France recently declared that it would begin sending roughly 50 HAMMER precision-guided bombs—which have also been delivered to India—to the Ukrainian military every month to strengthen Ukraine’s offensive capabilities against Russia.
The Ukrainian Air Force would benefit from a fresh supply of these French-made bombs every month, as it would enable it to target Russian forces at a greater distance and lower the danger to its pilots and planes.
The announcement comes at a time when Ukraine has been pleading with its partners in the West to ramp up military supplies in the wake of intensifying Russian aerial strikes. The French decision also follows the NATO pledge earlier this month of providing the country with major military, economic, and humanitarian aid.
The delivery of these precision weapons will start this month and will likely continue till the end of the year. Furthermore, Lecornu said a minimum of 40 additional SCALP-EG air-launched cruise missiles would be arriving in Ukraine. He also stated that France would increase monthly shipments of critically needed 155mm artillery munitions from 2,000 to 3,000.
Furthermore, Lecornu said an additional 40 SCALP-EG air-launched cruise missiles would be arriving in Ukraine. Moreover, he declared that France would increase monthly shipments of critically needed 155mm artillery munitions from 2,000 to 3,000.
The French decision is significant because previous reports have indicated that Russian fighter jets use between 130 and 1500 kilograms of UMPC-equipped glide bombs. The use of glide bombs by Russia has reportedly caused panic among Ukrainian troops, who are known to have retreated from the frontline immediately after they took positions.
Although the HAMMER is a reasonably old weapon, it has remained relevant. For instance, the Indian Air Force (IAF) also ordered the HAMMER missiles from Safran in 2020, which reportedly integrated into the upgraded Mk1A variant of the indigenously developed ‘Tejas’ Light Combat Aircraft (LCA).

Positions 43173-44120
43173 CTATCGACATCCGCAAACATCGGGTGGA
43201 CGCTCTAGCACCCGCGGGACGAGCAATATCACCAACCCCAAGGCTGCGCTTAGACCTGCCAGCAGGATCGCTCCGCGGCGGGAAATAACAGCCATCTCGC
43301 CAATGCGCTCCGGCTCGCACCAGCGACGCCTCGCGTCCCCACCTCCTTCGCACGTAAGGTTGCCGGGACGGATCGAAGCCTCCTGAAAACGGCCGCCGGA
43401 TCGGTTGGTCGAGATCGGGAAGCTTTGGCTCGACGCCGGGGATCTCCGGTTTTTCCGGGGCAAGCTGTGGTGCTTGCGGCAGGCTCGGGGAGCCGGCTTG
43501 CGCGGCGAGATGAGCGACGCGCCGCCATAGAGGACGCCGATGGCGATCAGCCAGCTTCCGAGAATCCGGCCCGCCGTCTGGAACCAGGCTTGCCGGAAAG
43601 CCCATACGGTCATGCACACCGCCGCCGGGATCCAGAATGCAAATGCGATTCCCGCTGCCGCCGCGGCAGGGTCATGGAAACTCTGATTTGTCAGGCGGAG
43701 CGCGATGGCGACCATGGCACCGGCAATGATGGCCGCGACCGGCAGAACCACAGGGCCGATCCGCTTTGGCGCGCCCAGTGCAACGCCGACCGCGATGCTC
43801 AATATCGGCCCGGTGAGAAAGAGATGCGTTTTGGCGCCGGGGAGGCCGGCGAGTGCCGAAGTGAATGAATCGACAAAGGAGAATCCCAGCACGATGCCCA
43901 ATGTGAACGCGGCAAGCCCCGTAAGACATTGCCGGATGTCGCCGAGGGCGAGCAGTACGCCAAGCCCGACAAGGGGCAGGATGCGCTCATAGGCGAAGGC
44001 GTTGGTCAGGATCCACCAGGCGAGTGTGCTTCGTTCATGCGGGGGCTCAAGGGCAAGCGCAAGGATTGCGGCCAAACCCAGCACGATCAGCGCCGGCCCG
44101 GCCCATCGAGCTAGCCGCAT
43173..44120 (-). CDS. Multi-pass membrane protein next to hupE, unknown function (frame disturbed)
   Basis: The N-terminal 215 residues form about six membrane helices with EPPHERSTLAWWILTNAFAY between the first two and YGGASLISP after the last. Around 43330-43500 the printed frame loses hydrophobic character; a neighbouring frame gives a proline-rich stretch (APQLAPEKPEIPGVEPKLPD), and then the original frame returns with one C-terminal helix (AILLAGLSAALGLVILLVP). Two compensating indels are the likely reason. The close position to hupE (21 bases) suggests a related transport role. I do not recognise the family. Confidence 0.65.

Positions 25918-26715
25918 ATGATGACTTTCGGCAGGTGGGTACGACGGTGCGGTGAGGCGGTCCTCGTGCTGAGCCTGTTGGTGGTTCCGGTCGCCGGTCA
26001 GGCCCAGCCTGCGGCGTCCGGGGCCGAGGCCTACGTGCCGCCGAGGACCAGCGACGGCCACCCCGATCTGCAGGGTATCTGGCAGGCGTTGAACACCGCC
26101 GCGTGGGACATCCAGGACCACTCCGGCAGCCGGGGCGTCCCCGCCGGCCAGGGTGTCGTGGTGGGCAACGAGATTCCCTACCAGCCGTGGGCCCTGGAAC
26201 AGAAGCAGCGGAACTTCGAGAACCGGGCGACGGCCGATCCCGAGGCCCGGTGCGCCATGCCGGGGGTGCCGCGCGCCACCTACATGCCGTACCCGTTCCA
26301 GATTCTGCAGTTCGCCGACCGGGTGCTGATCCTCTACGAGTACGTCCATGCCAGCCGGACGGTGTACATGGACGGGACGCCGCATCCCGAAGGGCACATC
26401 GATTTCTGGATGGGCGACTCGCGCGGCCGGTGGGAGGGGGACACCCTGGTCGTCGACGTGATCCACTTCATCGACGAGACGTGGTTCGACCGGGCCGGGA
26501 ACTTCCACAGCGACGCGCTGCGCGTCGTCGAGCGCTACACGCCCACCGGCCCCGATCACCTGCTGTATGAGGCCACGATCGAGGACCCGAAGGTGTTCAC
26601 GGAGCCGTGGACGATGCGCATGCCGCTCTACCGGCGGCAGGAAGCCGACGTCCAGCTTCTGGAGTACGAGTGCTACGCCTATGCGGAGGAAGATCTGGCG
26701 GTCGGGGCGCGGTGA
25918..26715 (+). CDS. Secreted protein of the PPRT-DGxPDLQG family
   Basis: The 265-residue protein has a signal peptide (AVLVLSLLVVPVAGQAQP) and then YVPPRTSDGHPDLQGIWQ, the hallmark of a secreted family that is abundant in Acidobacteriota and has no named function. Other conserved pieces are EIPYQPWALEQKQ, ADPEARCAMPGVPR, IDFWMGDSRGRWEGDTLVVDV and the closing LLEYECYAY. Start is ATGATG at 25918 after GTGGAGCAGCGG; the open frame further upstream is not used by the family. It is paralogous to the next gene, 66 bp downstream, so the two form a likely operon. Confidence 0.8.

At the time, government sources said the HAMMER would “significantly enhance its [Indian Air Force’s] capability to take out hardened targets from stand-off distances.” Furthermore, it noted that the “HAMMERs would allow India to take out any bunkers or hardened shelters in any terrain including mountainous locations such as eastern Ladakh.”
The Rafale aircraft acquired by the IAF can already fire the HAMMERS. Notably, the IAF opted for these munitions in addition to the Meteor long-range air-to-air missile and the Scalp stealth cruise missile it used to arm the Rafale.
However, it is ironic that the HAMMERS would demonstrate their combat prowess in Ukraine before they could do so in India. It is likely, thus, that the Indian military, as well as its adversaries across the border, would keenly watch how the munition performs against Russian targets.
HAMMER is an acronym for Highly Agile Modular Munition Extended Range. The essential 500-pound HAMMER has a standoff range of around 70 kilometers, comparable to the winged Joint Direct Attack Munition-Extended Range bombs, or JDAM-ERs, that the United States has already armed Ukraine with.